Incidentally, Don Giovanni is to be the next WA Opera production. You can catch it at His Majesty’s between 18-27 July.
Pianist Lochlan Brown, ex WAAPA and UWA, holds the Bendat Scholarship as a current Young Artist of the opera. This is another performer who needs to publicise himself more. He has a gift worth boasting about, demonstrated not only by his sympathetic accompanying but also by a dashing rendition of Granados’s Spanish Dance no. 5 in his half-time solo spot. Brown was, of course, on stage the whole time, playing with accuracy and élan throughout.
The program gradually became lighter. Leaving Rossini and Mozart for Johan Strauss, thence through Gilbert and Sullivan to Franz Lehár, Rogers and Hammerstein, Bernstein and Schönberg, the audience became more and more enthusiastic as they were whisked through favourites from the late 19th and 20th centuries. Especially well-received was the encore number, ‘You’ll Never Walk Alone’, from the Rogers and Hammerstein musical Carousel, popularised by Liverpudlian pop group Gerry and the Pacemakers in 1963. This song is much-loved by association football aficionados around the world, and is particularly associated with the Liverpool Football Club, but never did Gerry and his mates or any football crowd out-sing our doughty Young Artists.
In reviewing last year’s Opera Concert, my criticism was that the singers did not act well. That has been well and truly remedied with this crew. Margrete Hegelby, a former member of the WA Ballet, directed the production, and her understanding of the connection between movement and character has rubbed off on our young quartet. They even threw in the odd little dance step when the music and characterisation permitted it. Thank you, Margrete Hegelby, and thanks also to Burhan Gȕner and his skilful musical direction. The entire show was an utter delight.
Rating: 4½ stars out of 5
The West Australian Opera and His Majesty’s Theatre present
Morning Melodies Opera Concert
Director: Margrete Hegelby
Musical Direction: Burhan Gűner

Review: A morning to remember

posted 1 Jul 2013, 20:57 by Thomas Friberg

The West Australian - 28 June 2013 

Reviewer: Neville Cohn 
Opera Concert
His Majesty's Theatre

One of the most rewarding aspects of working as a music critic is encountering and identifying remarkable new musical talent. A few months ago, at the University of WA's Callaway Auditorium, I heard for the first time the voice of Caitlin Cassidy.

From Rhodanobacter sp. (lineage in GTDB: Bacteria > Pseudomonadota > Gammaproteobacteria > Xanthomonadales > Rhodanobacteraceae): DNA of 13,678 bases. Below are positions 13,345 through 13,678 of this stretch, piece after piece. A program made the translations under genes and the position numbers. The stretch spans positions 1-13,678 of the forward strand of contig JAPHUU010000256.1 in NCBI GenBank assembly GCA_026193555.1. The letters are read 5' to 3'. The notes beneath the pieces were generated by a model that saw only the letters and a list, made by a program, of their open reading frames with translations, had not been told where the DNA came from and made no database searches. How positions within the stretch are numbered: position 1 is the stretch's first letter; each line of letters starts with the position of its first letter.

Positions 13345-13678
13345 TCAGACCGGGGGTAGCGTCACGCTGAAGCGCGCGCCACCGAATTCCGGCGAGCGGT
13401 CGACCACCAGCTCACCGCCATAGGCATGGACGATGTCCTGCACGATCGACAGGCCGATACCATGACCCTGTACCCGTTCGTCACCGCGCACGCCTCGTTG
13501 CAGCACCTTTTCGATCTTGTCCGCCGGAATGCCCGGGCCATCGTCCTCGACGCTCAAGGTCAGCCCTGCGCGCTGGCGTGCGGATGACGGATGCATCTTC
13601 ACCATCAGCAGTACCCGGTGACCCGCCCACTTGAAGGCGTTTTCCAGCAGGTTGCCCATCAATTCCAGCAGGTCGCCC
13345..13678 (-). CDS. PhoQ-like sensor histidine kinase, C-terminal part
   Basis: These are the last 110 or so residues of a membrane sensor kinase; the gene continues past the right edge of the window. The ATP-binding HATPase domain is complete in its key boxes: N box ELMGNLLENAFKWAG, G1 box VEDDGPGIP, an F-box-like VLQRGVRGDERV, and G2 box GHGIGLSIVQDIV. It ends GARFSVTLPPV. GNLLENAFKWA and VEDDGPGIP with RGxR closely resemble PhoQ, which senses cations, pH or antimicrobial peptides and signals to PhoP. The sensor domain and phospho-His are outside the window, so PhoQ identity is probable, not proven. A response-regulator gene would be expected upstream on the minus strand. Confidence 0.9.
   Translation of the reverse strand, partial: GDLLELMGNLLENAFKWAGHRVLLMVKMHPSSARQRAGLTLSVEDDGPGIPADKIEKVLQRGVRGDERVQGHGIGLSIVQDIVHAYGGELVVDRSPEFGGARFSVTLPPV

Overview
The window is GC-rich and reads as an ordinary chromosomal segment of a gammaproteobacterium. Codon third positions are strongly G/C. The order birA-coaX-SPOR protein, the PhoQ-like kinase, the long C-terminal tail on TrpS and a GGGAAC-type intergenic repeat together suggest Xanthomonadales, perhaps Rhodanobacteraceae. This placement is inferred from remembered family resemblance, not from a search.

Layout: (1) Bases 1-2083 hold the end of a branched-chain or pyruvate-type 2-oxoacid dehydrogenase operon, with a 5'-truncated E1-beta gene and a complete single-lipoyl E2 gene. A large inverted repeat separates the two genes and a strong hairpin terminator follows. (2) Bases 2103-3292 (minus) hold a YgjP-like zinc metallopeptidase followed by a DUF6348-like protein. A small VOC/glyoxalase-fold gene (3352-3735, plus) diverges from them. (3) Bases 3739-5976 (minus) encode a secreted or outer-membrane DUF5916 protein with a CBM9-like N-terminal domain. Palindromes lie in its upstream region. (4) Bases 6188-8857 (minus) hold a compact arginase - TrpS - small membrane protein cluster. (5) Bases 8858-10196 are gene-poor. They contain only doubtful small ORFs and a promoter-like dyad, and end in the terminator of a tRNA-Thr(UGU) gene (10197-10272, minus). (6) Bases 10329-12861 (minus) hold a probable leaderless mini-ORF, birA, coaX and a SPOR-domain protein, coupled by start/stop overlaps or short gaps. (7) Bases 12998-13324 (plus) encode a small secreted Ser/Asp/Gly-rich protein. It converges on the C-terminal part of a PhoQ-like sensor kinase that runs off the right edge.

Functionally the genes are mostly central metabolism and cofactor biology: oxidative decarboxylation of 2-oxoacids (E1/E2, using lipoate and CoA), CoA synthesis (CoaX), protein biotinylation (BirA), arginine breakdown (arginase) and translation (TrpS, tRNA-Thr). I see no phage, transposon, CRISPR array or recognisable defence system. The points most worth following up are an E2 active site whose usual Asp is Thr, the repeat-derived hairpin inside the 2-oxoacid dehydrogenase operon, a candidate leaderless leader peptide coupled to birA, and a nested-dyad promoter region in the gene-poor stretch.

I was astonished and delighted at the artistry evident in her singing and wondered how this voice would fare in a much bigger auditorium.

On Wednesday, at a crowded His Majesty's Theatre, I listened again to, and marvelled at Cassidy's sheer beauty of tone as well as her ability to instantly evoke whatever mood was appropriate to the moment. As a rule, I'm not a betting man but I would unhesitatingly put money on this remarkable voice.

In Cruda Sorte! from Rossini's Italian Girl in Algiers She was phenomenal. And in Alto's Lament by Heisler and Goldrich, in which an alto complains that it is the sopranos who always get the best melodies, she brought the house down.

Here, as throughout the program, Lochlan Brown was beyond reproach as accompanist although his Granados solo might
have been heard to better advantage with the lid of the grand piano fully open.

WA Opera does important work in providing opportunities for up-and-coming singers and this was much in evidence not only in Cassidy's fine offerings but those of soprano Emma Pettemerides, tenor Richard Symons and baritone Thomas Friberg. The trio's offering of Never-Mind the Why and Wherefore from Gilbert and Sullivan's HMS Pinafore was a delight - and in I Feel Pretty from West Side Story, Pettemerides, Cassidy and Symons triggered an ovation.

Bouquets to director Margrete Helgeby for her imaginative deployment of the singers. The lighting design, too, enhanced the pleasure of a most worthwhile Morning Melodies.

Review: A symphony of splendour

posted 27 May 2013, 18:07 by Thomas Friberg   [ updated 27 May 2013, 18:08 ]

The West Australian - 28 May 2013 

Reviewer: Neville Cohn 
UWA Symphony Orchestra 
Winthrop Hall